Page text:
Are you avoiding difficult conversations?

mind-the-gapWhat’s ‘mind the gap’?

Mind the gap is dedicated to sharing knowledge and information on how to close the frustrating gap between your goals and outcomes at work.

Avoiding honest conversations?

You notice that you, or someone that you know, is avoiding an honest conversation with an underperforming team member.  You (hear them) talk about the person concerned but not directly to them.

What’s frustrating?

For the Manager who is not taking action:

  • What’s this person’s problem? Why can’t they just …?
  • It’s spreading! Others are playing the blame game and not being accountable.
  • I’m annoyed at myself for not addressing this properly sooner.

For the whole team:

  • It’s not fair – we have to do more when ‘they’ are not performing.
  • ‘Why should I bother if ‘they’ don’t have to?’ Apathy is creeping in.

What’s the impact on me of not taking action?

  • I’m fed up listening to myself moaning about how so and so doesn’t do this and that.
  • Thinking and talking about this person takes up so much of my time and energy.
  • When a member of my team under-performs it reflects badly on me.
  • I’m being hard on myself for not taking action and it’s reducing my confidence and self-respect.
  • When I moan about others I’m not being the person that I want to be.

What are the benefits to me of taking action?

  • I save so much time in the long run.
  • My team, peers and manager respect me more.
  • I respect myself more.
  • A capable, confident happier member of my team – a positive for the whole team.
  • I’m true to myself. If it was me, I’d rather know the truth than others talking about me behind my back.
  • I can delegate more, the team grows and I can focus on doing what only I can do.

Where do I start?

So what can I control, what can I influence and what do I have to accept?

What can I control?

  • I can control myself, my thinking and my actions.  How am I holding myself back?
  • Recognising that I’m in self-defence mode and thinking:
  • It’ll work itself out.
  • I’ll just keep the peace.
  • I don’t want to handle this badly and look stupid.
  • They’ll steamroller me!
  • I haven’t got time! They need so much help to improve. I’ve got my job to do.

Choosing to take control

  • I’ll write what the business needs from their role, why and my expectations.
  • I’ll break down the behaviours needed, those met and those that are not met. Am I being clear & fair?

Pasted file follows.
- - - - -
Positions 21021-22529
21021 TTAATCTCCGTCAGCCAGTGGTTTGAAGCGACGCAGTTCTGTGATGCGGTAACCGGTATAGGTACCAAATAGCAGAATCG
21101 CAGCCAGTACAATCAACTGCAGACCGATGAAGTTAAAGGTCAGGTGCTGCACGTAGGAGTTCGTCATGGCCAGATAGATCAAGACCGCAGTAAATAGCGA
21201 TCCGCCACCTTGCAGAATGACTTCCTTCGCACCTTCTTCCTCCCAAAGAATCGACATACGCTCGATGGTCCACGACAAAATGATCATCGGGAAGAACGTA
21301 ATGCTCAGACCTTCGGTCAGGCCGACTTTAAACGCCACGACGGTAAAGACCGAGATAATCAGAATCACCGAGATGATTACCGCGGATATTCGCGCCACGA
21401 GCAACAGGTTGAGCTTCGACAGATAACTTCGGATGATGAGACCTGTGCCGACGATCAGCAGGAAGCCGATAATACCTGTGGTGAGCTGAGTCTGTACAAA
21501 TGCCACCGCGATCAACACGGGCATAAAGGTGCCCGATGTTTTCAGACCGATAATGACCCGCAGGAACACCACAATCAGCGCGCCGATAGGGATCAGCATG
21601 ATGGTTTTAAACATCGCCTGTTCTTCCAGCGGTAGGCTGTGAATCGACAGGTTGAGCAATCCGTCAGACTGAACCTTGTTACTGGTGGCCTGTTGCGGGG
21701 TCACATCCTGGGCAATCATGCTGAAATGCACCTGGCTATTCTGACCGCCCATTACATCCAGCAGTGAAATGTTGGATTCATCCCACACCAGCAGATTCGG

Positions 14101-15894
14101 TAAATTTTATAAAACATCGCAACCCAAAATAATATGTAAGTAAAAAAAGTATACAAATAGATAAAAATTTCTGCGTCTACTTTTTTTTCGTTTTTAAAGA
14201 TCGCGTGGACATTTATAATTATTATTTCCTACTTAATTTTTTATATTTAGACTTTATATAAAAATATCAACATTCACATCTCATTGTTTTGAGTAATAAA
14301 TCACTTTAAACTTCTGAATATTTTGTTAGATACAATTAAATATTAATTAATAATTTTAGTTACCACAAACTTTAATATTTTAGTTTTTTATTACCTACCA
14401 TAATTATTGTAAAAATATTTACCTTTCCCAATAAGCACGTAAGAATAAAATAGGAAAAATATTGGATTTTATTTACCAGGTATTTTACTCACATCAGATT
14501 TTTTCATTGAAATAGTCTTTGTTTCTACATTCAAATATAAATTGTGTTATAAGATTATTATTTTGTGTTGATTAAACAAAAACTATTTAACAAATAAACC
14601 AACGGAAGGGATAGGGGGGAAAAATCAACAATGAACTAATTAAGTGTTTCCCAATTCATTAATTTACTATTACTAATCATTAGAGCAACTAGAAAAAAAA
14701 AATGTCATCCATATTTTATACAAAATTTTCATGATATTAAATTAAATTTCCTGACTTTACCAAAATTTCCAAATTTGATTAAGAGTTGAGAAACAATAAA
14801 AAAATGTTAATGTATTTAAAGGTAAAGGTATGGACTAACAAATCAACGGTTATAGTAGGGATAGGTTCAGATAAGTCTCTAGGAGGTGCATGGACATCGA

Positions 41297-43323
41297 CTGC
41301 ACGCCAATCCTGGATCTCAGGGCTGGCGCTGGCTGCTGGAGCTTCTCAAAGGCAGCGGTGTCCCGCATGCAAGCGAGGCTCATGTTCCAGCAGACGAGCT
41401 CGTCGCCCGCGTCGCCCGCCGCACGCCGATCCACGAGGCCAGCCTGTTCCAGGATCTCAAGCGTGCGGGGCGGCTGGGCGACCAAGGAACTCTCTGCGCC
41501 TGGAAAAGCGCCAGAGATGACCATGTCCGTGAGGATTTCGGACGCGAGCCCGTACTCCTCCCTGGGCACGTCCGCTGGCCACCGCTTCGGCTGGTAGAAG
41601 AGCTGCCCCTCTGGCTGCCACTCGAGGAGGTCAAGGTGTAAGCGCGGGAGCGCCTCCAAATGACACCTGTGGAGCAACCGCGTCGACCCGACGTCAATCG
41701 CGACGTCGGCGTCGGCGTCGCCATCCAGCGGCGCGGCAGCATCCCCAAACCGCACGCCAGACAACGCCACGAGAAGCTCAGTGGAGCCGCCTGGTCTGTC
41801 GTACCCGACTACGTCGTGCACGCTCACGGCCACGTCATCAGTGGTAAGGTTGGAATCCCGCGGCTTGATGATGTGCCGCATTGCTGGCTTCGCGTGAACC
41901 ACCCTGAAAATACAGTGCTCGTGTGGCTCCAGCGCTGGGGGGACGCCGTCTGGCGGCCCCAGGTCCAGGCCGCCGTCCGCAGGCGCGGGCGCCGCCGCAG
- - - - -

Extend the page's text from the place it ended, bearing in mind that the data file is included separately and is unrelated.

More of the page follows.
• Does this person know what’s expected?  Do others?
  • I’ll check out my thinking and ask a few trusted people their opinion.
  • I’ll be self-accountable and ask myself what role do I play in this situation?
  • I’ll show the team the way by role-modelling – and I’ll start now.

How can I grow my influence?

Actions speak louder than words.  When I feel that someone is sincere in their actions I respect, trust and listen more.

What do I have to accept?

The person concerned may or may not be capable of this role.  It’s my responsibility to myself, to them, to my team and the business to find out, support and resolve this situation.

What might I do?

  • Nothing and carry on avoiding this.
  • Change my thinking and focus – this will be better for everyone once resolved.
  • Find a source of support and speak to them.
  • Find the courage. I feel uncomfortable but I’ll do it anyway.

So what will I do?

The thinking is always worse than the doing.  What positive step can I take right now?

In summary

The thought of an honest conversation can trigger our self-defences.  Before we know it, we are the leading role in our own horror movie, doing battle with a monster, being steamrollered by a vindictive employee or dying from the public humiliation of a conversation that’s gone wrong.

Or we can make conscious choice to think calmly and consciously choose to think differently.

Most people want to do a good job.  They like to know how their role fits into the big picture, what’s important about it and the benefits to them and to the business in doing that role well.

By leading the way, being open and genuinely role-modelling the behaviours we seek from others, honest conversations become easier and we earn wide respect, including for ourselves.

If you’d like support in minding the gap or have an area of focus that you’d like included in ‘mind the gap’, call Angela on 07751 979683 or email [email protected]

About the author: Angela Dellar is a professionally qualified business growth and leadership coach, passionate about closing the gap between what you want to achieve in your team or business and where you are now.

By |2017-09-20T17:25:19+00:00June 29th, 2017|Business Growth, Coaching, Culture change, Leadership, Personal Development|Comments Off on Are you avoiding difficult conversations?

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